Bill: While our rare wool does come from sheep raised on Maine islands, there isn’t a lot of wool to be found in New England, so we also source high-quality fleece from other places. Our goal is to get the best fleece possible, which can be tricky because we’re very particular. We work with only certified-organic growers, and always take into consideration how the sheep are treated-- that benefits us, too, because good conditions create cleaner fleece to work with. Some years ago, we started working with merino sheep, which produce a very fine, soft fiber. There aren’t any sources of merino in New England, so we work with organic farms in South America.
December 13, 2013
As a finishing flourish for these understated packages wrapped in our new black kraft paper, we plucked adornments from the garden for a rustic yet elegant look under the tree. From frothy cotton and cranberry beads to gilded ferns and living succulents, these foraged toppers add a touch of natural wonder to the season's gifts.
From left to right:Comment
Echeveria, secured with hot glue and garden twine
Natural cotton pods and garden twine
Clump moss and garden twine
Cranberries, threaded on baker's twine with a tapestry needle
Fern fronds, coated in gold leaf and secured with spray adhesive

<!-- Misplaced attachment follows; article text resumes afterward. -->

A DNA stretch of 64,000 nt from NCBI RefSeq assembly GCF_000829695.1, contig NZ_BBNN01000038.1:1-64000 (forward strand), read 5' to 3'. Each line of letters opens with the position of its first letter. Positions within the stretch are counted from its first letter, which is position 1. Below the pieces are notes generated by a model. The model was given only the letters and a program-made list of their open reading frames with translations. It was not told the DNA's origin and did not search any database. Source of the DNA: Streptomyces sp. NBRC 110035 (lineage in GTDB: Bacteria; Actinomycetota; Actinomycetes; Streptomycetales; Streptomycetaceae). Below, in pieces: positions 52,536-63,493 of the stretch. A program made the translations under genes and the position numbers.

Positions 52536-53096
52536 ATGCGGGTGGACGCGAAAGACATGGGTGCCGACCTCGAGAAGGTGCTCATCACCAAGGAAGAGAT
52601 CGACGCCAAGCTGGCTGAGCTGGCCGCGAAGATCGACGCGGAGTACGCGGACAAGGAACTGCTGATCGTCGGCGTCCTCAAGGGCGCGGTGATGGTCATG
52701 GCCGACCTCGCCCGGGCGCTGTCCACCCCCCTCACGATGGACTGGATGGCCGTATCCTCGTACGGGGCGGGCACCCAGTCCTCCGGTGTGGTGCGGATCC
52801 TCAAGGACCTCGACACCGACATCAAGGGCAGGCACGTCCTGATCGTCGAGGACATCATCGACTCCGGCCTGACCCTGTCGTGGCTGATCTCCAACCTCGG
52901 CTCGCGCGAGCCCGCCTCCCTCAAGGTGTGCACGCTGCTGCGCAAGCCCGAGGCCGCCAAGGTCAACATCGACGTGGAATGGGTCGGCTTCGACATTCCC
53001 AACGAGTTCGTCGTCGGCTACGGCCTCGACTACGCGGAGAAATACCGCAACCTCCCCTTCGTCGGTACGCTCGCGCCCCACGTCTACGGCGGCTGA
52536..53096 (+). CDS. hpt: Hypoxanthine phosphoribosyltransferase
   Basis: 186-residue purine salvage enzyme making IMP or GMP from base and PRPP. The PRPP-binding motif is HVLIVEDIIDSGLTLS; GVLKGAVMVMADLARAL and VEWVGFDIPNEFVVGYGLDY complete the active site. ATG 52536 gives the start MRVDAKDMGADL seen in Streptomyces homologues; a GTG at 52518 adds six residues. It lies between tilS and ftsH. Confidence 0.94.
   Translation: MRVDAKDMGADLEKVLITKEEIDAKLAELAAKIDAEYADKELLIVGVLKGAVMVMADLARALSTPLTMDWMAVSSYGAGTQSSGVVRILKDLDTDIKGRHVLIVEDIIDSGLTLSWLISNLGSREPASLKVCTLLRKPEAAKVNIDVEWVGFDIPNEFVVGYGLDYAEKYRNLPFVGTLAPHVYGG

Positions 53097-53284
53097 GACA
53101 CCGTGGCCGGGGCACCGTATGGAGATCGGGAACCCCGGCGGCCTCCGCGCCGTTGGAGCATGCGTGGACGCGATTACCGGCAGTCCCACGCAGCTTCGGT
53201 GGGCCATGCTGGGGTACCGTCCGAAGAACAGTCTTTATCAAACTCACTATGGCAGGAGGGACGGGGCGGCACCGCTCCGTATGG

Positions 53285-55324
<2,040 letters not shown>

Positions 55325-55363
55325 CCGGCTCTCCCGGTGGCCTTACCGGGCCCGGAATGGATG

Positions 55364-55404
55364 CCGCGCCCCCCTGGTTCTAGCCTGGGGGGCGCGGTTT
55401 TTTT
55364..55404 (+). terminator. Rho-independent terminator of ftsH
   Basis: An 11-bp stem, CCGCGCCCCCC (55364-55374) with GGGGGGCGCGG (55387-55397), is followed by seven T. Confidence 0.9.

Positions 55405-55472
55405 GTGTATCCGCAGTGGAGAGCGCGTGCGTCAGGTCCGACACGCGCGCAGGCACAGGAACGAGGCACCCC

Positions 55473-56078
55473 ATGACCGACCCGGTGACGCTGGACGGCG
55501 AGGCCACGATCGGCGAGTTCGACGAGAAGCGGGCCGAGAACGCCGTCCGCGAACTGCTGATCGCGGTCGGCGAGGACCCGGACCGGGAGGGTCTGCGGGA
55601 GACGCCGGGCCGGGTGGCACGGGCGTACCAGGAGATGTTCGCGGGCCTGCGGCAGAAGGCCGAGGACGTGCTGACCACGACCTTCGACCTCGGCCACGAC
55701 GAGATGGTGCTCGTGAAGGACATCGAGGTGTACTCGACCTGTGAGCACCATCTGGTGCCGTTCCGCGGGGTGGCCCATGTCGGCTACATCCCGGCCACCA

Wide burlap ribbon layered with jingle bell ribbon
Eucalyptus stem and tailor's ribbon
December 10, 2013
This week, we've been enjoying some wintry weather here on the East Coast, and watching the snow fall has certainly put us in the holiday spirit! Catch a glimpse, above, of our Styer's nursery in the snow.Comment
December 9, 2013
As we picked our go-to bakers' gifts from the terrain kitchen, we couldn't think of anyone better to give them a test-run than one of our own favorite bakers, chef and food writer Aran Goyoaga. For something simple and delicious during the hectic holidays, Aran created this Cranberry & Pistachio Cake recipe especially for us. She says, "This is the type of cake I like to eat any time of the day. You can serve it as an afternoon snack, for breakfast, or for dessert. It's a great basic recipe that's very forgiving and very simple to make-- literally two bowls and a whisk. It's also gluten and dairy free, which is an added bonus in my case. Plus, the cranberries and pistachios make it very festive. I think it's especially good if you add pieces of candied citrus, then toast and serve with whipped cream."